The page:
I think it's probably important too to be good at listening to people (or, in a written medium, reading what they write). I think that a lot of arguments (perhaps most arguments) happen because the people involved are talking about different things, not talking about the same thing. In the OP for example you say, "don’t believe in rebirth and karma" which may be an example of your not listening to what they're saying -- for example perhaps they do believe in "karma" although not in "rebirth" -- specifically, believe that people inherit their own karma, but not that people are reborn. Perhaps this (listening) is related to what some people call "beginner's mind".

Finally, on this SE site in particular you're not required to correct people who (or to correct answer which) you may disagree with -- see for example Are we here to preach and make converts? also Answers vs Advice and so on. Answer any questions as best you can, ultimately every reader has to "know for themselves".

Also this site limits the form of what's permitted (e.g. limited comments and see also the Code of Conduct)


How does one come seriously to the idea having right view by oneself? eg. firm refuge, unspoted virtue, lack of the five kinds of stinginess and proper gratitude?

That might answer how and whom to help fist for those with sacca starting toward themselves. "Am I able to close the door from outside, leaving all kinds of keys inside?" "Do I still have doubt about the direction?" "Or do I just entertain my impure stand to wander on?".

If so, but and also to understand the foremost need for any gain one may take a view on How to address wrong view, an extend answer on this very importand question, and the first blessing toward the path: "Not assisting with fools, in association with the wise, this is the highest blessing/protection". Touch alone, without giving strongly to it, is not sufficient enough. At least one has to dwell in borderlands and leave house to ever gain right view.

Upasaka Ryan was wise and quickly proceed toward higher path and fruits. One has to disapprove wrong view and if dwelling in association with people of wrong view, there is as good as no change for a wordling to be ever successful. What ever gained intellectual will be weakened and get lost by time as well, so confidence, virtue, concentration...

(People at large this days would not be impressed by miracles at all, cut such down to their small mind rationalisation, like an ant would not be impressed by being touched by a human, so no use for that at all)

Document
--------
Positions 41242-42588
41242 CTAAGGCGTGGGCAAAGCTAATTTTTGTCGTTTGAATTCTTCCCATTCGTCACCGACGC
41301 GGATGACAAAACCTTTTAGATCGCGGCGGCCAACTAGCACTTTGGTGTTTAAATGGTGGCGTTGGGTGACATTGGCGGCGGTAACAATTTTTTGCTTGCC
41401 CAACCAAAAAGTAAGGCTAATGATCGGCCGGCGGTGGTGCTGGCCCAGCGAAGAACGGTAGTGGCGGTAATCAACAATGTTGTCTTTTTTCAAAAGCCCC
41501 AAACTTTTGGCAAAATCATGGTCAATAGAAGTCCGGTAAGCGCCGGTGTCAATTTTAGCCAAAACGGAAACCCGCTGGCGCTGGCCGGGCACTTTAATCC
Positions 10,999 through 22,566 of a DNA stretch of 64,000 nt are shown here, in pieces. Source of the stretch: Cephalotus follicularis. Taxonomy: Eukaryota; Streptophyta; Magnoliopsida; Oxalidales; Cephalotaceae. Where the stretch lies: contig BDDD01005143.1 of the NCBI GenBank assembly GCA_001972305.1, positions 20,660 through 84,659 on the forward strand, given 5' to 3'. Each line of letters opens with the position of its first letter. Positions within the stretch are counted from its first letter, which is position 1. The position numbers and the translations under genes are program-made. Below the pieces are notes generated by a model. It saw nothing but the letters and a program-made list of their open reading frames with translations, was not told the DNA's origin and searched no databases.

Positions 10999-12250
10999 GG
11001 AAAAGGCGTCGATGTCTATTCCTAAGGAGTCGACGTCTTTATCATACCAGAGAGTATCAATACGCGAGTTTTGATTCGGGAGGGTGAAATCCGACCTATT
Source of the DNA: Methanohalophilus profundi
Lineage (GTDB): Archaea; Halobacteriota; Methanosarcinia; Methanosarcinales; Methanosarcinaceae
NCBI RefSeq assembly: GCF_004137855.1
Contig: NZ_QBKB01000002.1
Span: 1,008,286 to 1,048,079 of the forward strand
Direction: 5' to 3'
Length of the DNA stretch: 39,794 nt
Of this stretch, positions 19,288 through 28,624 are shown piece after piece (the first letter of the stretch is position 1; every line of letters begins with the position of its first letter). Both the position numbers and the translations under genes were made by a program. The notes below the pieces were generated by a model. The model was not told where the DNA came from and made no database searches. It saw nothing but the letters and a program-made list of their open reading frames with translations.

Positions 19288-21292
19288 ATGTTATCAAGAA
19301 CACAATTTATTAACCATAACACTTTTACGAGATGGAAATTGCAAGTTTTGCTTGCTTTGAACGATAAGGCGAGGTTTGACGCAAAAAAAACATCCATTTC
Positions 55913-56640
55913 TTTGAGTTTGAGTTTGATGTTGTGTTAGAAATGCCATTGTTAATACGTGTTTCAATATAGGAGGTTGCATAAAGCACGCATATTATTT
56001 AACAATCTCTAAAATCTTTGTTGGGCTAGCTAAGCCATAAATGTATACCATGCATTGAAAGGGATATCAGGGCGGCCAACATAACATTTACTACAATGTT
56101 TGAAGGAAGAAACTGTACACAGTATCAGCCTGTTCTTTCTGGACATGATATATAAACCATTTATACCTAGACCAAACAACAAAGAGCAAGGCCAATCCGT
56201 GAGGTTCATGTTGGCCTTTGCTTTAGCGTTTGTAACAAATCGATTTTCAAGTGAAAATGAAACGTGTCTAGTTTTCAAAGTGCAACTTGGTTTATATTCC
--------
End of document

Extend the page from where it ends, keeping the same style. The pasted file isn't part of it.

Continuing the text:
[Note: this is a gift of Dhamma, not thought for trade, stakes, exchanges or other gains subject toward decay and should be deleted if it's not giften to give in Dhammic conditions]


How do we help people with wrong view? This is very difficult due to their clinging to the (animal survival) self instinct. However, we can begin as follows:

  1. Define the Dhamma Refuge to them, which is: "seen here & now, immediate, inviting verification, pertinent, to be realized by the observant for themselves".

  2. Explain the "annihilationist view" to them, which is believing a "self" ("atta") ends at the ending of life, as follows:

... since this self, good sir, is annihilated and destroyed with the breakup of the body and does not exist after death, at this point the self is completely annihilated.' In this way some proclaim the annihilation, destruction, and extermination of an existent being." (DN 1)

  1. Explain the Pali language to them, such as: "paraloka" means "other world" rather than "next word"; the "world" arises within these five aggregates (AN 4.45); "opapatika" means "spontaneously arisen" rather than "reborn"; a "being" is a "view" and "verbal designation" (SN 5.10, MN 98, SN 23.2).

  2. Explain to them an "asava" is a "dirty filthy pollution" and an "acquisition" is "slavery & bondage" and, even though MN 117 refers to a "right view" for "puthujanna" that sides with "merit"; this worldly right view is dirty, filthy, polluting, enslaving bondage that does not lead to liberation and is not a factor of the Noble Path.